I’m probably not winning any Christian parenting awards. This year my husband, Alex, and I skipped Easter and flew to Vegas to see Aerosmith. In my defense, it was an accident. Half a year ago when I was booking the tickets, I deliberately avoided spring break and my son’s birthday but I didn’t realize Easter was so late this year and accidentally booked a trip to Sin City on Easter. Why does that holiday have to move around so much?
We celebrated on Saturday with church and an egg hunt, then early Sunday, we whispered “He is risen/He is risen indeed” as my dad came over to watch the kids and we snuck out of the house at 6 a.m. By 9 a.m., we were drinking mimosas at altitude.
Growing up, I wasn’t allowed to listen to “secular” music, and right about the time my parents gave up, the Pump album came out and I wanted “What it Takes” for “Love in an Elevator.” I fell hard for Aerosmith and Steven Tyler’s gigundous mouth. Here I am, 30 years later, skipping Easter for a concert so maybe my parents were right. But even though “Janie’s Got a Gun” I feel “F.I.N.E.”
I started high school when Get a Grip came out. MTV was blocked at our house, but I saw that Alicia Silverstone video for “Cryin’” at a friend’s and felt “Crazy” like I was “Livin’ on the Edge.” When she bungeed off that bridge and flipped that boy the bird, something pulsed deep inside my rule-following soul. I flipped off the boy, the rules, and the weight of all my teenaged angst.
About a decade later I was living in D.C. hopped up on hormone drugs trying to get pregnant and infertility made me start questioning everything. If my girl parts didn’t even work right was I even a woman? In the middle of the worst identity crisis of my life, I blared Aerosmith once again and sang it loudly. My body was trashed and worthless, unable to make a baby. Why was I even here? What was I even for? I closed my eyes, clenched my fists, and mustered up the “Sweet Emotion” to “Dream On.” When I felt like a “Rag Doll” they made me feel like an “Angel.”
My road to children ended up looking different than I thought it would, but after 12 years of building my family through needles and court rooms, I made it to “The Other Side” with three kids and “I Don’t Want to Miss a Thing.” Except for when I desperately need to miss a few things and run out of the house screaming. Sometimes “Mama Kin” needs a break before she gets “Jaded.”
These days, my Aerosmith love is going “Crazy” strong, so when I heard they were doing a residency in Las Vegas for their fiftieth anniversary, I knew I had to go. I love adventures with Alex and thankfully when I told him I had to go to this concert, he was like, “Walk This Way.”
Alex and I are celebrating 19 years of marriage, which compared to Aerosmith’s 50 doesn’t feel like such a huge accomplishment. The longer we’re together and the more intense the parenting becomes the more we need to get away and make memories together. “Dude,” I’ll remember this night forever.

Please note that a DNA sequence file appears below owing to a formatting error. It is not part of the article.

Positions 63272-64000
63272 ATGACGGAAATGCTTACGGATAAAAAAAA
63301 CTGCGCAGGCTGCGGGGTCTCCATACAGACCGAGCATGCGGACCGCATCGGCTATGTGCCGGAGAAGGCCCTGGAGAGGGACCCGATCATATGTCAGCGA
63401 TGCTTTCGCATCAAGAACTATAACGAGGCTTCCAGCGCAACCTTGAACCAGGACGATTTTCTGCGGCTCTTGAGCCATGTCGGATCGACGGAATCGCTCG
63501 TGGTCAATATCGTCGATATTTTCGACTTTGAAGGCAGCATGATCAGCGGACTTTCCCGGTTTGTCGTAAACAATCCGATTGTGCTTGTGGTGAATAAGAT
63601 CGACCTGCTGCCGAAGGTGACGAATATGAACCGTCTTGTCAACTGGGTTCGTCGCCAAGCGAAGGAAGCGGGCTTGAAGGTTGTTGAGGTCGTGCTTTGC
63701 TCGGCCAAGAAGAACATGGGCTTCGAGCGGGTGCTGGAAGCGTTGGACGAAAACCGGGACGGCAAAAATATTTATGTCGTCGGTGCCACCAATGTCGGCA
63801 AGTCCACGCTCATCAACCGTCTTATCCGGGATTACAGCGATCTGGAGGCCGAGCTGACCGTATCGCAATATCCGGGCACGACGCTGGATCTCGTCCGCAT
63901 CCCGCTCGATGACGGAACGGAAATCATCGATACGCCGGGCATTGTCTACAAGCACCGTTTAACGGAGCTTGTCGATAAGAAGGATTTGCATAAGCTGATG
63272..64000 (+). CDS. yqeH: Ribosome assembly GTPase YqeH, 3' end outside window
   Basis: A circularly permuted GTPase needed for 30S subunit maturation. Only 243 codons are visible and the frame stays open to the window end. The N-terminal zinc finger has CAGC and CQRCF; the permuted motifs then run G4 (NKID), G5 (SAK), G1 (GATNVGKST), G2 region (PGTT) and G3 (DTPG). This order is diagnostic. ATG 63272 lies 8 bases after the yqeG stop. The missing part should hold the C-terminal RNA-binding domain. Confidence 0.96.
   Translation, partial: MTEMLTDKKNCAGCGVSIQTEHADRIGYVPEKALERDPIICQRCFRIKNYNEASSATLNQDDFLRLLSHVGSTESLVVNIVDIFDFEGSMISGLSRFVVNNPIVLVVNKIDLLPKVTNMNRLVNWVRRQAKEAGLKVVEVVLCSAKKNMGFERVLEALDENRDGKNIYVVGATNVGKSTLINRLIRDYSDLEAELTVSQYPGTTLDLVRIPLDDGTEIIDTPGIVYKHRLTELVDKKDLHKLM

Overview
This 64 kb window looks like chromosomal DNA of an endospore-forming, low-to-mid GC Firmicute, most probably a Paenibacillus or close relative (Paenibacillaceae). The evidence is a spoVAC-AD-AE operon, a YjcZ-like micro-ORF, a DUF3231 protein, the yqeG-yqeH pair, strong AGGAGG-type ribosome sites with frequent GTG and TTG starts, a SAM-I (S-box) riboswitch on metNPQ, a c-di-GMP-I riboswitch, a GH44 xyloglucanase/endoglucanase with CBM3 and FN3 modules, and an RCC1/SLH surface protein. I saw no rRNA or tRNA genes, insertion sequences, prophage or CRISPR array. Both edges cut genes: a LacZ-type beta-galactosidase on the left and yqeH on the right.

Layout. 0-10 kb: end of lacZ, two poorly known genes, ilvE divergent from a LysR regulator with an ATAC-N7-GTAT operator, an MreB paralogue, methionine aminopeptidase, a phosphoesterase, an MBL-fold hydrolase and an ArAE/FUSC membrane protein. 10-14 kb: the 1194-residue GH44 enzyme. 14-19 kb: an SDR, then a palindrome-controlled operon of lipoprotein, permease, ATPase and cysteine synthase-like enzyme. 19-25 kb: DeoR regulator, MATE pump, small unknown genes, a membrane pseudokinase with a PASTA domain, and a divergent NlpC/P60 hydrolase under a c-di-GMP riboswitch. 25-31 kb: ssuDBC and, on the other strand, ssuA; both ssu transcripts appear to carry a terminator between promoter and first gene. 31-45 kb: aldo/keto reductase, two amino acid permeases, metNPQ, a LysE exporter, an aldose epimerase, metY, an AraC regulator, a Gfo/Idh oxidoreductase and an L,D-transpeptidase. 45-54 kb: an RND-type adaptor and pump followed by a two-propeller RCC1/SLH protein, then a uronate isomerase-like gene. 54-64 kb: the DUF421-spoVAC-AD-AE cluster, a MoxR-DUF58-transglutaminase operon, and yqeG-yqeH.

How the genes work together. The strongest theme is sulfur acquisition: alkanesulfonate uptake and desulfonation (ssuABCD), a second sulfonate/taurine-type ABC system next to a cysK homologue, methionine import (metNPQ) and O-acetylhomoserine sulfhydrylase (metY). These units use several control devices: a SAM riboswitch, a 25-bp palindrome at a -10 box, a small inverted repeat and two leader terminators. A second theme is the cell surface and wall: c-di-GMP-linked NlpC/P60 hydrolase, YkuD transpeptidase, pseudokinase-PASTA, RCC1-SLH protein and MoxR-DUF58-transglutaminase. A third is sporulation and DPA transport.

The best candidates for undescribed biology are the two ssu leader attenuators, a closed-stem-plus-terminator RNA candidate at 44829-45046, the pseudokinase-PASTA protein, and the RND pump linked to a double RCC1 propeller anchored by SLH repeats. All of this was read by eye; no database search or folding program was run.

Not only was the concert on Easter, but it was on the first night of Infertility Awareness Week. Infertility? Oh I’m aware. The timing was weird but also kind of perfect, seeing the band that helped me through infertility on a day dedicated to both infertility and resurrection. From pubescent preteen to angsty high schooler to infertile young bride to middle-aged mother of three, I drew courage from Aerosmith’s music to belt through life’s challenges.
When we arrived at the venue and looked around I thought, “Everyone here is old,” and then I realized ruefully that we’re old. I still can’t quite believe I’m on “The Other Side” of 40. You know who’s not old? Steven Tyler, who’s 71 and can hit all the high notes effortlessly. Steven Tyler is still shredded, Joe Perry is still gorgeous, and they sound as awesome as ever. Clearly they are unicorns. Maybe doing a bunch of drugs early in life is the secret to longevity and we’ve been at this all wrong. Why am I eating salads and going to yoga?
Before the concert started, we made small talk with the strangers around us with whom we’d be whooping and screaming later. We exchanged concert pleasantries, “What’s your name, where are you from, what’s your favorite Aerosmith song?”
“Cryin’,” I admitted, “but I know they won’t play it tonight.” They have so many hits, so going into it, I prepared myself that there was no way. There were just too many songs and only one night.
About halfway through an already incredible performance, I heard the familiar lyrics, “There was a time/When I was so brokenhearted …” I screamed with a mixture of excitement and recognition. When I was brokenhearted, Aerosmith helped me through. That song has come to mean different things for different stages of my life. The video of Alicia Silverstone played on the screens behind the band and when she bungeed off that bridge, I felt it all over again, freefalling with her, older, wiser, and more scarred, and this time I flipped off infertility.